Bin Laden and the Pakistani double game



One could think that with allies like Pakistan, you don’t need enemies.


The “last moments” of Osama Bin Laden (OBL) highlight particularly the double game played by Islamabad for years in the counter terrorism issue. And it underlines the embarrassment of Washington in this complex relationship with a partner “crucial” for the war against terror but that cannot be trust enough to share intelligence with



Let’s take just a single example. It is known that the United States acted unilaterally in Pakistan to search and kill OBL, and it was officially said that “no prior intelligence was shared with any country”, including Pakistan. But, actually, the U.S. didn’t inform Islamabad government until after its forces had exited Pakistani airspace… Did you said “allies”?



On Monday, both President Barack Obama and Secretary of State Hillary Clinton did their best to convince the American public opinion that the “cooperation with Islamabad helped lead to compound” where OBL was killed. Probably because it would be too complicate to explain why the U.S. spent so much money in supporting Pakistani army and intelligence and still cannot rely on Islamabad to help hunt High Value Targets (HVT).



But a very different and much less enthusiastic stance was perceptible in other circles of the U.S. administration. Since the very beginning of Monday morning, “high level” intelligence or security sources multiplied anonymous statements to the media to underline how much Pakistani intelligence was not reliable. The number of those sources shows how deep the U.S. intelligence and security community resentment toward Pakistan is.


Today, May 3, in an unusual editorial in the Washington Post, Pakistan’s President Ali Zaradari defends his country role and try to restore its prestige. Pakistan, Mr Zaradari says “has never been and never will be the hotbed of fanaticism that is often described by the media. Such baseless speculation may make exciting cable news, but it doesn't reflect fact (…), Pakistan had as much reason to despise al-Qaeda as any nation. The war on terrorism is as much Pakistan's war as it is America's”.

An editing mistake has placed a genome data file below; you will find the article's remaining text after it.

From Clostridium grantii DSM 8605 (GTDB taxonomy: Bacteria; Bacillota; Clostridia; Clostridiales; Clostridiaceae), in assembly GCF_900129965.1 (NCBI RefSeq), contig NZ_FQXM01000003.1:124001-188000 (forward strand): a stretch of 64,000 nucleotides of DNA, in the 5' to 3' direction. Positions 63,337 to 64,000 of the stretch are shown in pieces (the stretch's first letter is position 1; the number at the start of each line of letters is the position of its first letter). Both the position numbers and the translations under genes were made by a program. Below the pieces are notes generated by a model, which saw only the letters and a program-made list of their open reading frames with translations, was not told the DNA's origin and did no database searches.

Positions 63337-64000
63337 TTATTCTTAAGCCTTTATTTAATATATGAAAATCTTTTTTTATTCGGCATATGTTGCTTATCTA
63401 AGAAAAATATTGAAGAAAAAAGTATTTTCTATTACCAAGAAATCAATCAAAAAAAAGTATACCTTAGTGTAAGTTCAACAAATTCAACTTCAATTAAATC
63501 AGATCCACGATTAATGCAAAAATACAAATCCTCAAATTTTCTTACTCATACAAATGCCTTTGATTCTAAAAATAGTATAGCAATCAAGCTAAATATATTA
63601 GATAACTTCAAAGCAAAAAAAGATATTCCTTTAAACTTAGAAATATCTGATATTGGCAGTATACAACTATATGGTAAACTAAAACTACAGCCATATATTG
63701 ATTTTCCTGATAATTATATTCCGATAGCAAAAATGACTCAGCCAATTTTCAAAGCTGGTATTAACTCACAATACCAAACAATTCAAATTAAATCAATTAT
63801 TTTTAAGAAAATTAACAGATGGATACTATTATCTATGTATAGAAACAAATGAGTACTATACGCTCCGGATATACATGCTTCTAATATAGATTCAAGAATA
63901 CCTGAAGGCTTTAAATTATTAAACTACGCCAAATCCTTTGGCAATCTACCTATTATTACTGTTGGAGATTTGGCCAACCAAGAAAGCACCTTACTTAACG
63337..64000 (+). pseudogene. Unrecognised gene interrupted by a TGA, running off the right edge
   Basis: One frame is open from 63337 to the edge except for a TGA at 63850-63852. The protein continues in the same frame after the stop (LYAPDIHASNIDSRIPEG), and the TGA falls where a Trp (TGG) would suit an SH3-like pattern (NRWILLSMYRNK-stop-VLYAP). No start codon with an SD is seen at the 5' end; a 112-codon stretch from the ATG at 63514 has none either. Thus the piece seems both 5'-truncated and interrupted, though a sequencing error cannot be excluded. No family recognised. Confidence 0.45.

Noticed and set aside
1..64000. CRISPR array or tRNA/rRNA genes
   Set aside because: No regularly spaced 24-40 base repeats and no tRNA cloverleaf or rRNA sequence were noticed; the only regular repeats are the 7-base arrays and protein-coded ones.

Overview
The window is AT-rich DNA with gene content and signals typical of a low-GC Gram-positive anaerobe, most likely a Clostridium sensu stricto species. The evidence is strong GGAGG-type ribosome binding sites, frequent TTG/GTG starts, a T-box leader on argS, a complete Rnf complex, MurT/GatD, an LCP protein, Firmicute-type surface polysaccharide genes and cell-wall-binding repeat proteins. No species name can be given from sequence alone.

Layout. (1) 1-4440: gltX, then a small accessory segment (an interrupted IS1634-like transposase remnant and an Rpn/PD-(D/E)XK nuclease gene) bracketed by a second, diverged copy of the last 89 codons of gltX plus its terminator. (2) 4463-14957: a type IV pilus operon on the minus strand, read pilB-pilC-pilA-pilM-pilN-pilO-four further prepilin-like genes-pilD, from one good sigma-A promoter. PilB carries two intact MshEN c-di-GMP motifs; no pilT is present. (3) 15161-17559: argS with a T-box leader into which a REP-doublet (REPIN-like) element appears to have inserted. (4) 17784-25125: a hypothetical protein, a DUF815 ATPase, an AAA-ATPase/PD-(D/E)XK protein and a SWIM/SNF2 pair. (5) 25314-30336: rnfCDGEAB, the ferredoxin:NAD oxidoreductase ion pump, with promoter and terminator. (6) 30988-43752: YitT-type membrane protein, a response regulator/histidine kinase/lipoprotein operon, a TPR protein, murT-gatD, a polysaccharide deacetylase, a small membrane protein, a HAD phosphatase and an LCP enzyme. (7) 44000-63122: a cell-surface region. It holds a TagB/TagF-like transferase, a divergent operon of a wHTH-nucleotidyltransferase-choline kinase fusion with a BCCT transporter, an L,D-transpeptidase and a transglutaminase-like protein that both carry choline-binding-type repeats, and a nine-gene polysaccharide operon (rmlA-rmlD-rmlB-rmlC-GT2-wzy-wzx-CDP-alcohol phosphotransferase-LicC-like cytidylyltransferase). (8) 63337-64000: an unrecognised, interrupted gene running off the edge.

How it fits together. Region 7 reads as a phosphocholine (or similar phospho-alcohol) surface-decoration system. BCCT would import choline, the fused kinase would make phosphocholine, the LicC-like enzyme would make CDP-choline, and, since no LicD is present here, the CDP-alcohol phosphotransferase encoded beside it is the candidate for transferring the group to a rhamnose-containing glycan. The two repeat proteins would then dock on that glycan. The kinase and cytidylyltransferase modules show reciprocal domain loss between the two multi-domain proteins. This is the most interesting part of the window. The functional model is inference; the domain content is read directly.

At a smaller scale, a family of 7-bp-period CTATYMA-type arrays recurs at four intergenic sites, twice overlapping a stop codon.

Nobody could and will discuss the fact that scores of innocent Pakistani civilians were killed by Osama Bin Laden associates and followers. And nobody will discuss the fact that a part of the security intelligence Pakistani apparatus is genuinely dedicated to counter terrorism. But it just makes the attitude of other Pakistani top executive more questionable.


U.S. Senate Armed Services Committee Chairman Carl Levin said on Monday that “Pakistan’s army and intelligence service have many questions to answer after the death of al Qaeda leader Osama bin Laden in Pakistan”. He is right and the questions are, indeed, numerous.


Homeland Security Adviser John Brennan said Monday night, in a press conference in the White House that “the United States is investigating how Osama bin Laden managed to remain undetected in Pakistan for so long and whether he had any sort of support system within the country”. He added it was “inconceivable that bin Laden did not have some form of support.”



U.S. administration sources with a knowledge of the OBL file told ESISC, last night that Osama Bin Laden “has lived for three years, at least, at the compound he ended his life”. They added that the large villa was very likely “especially build for him in 2004-2005”.



Thus it is crucial to answer the following interrogations: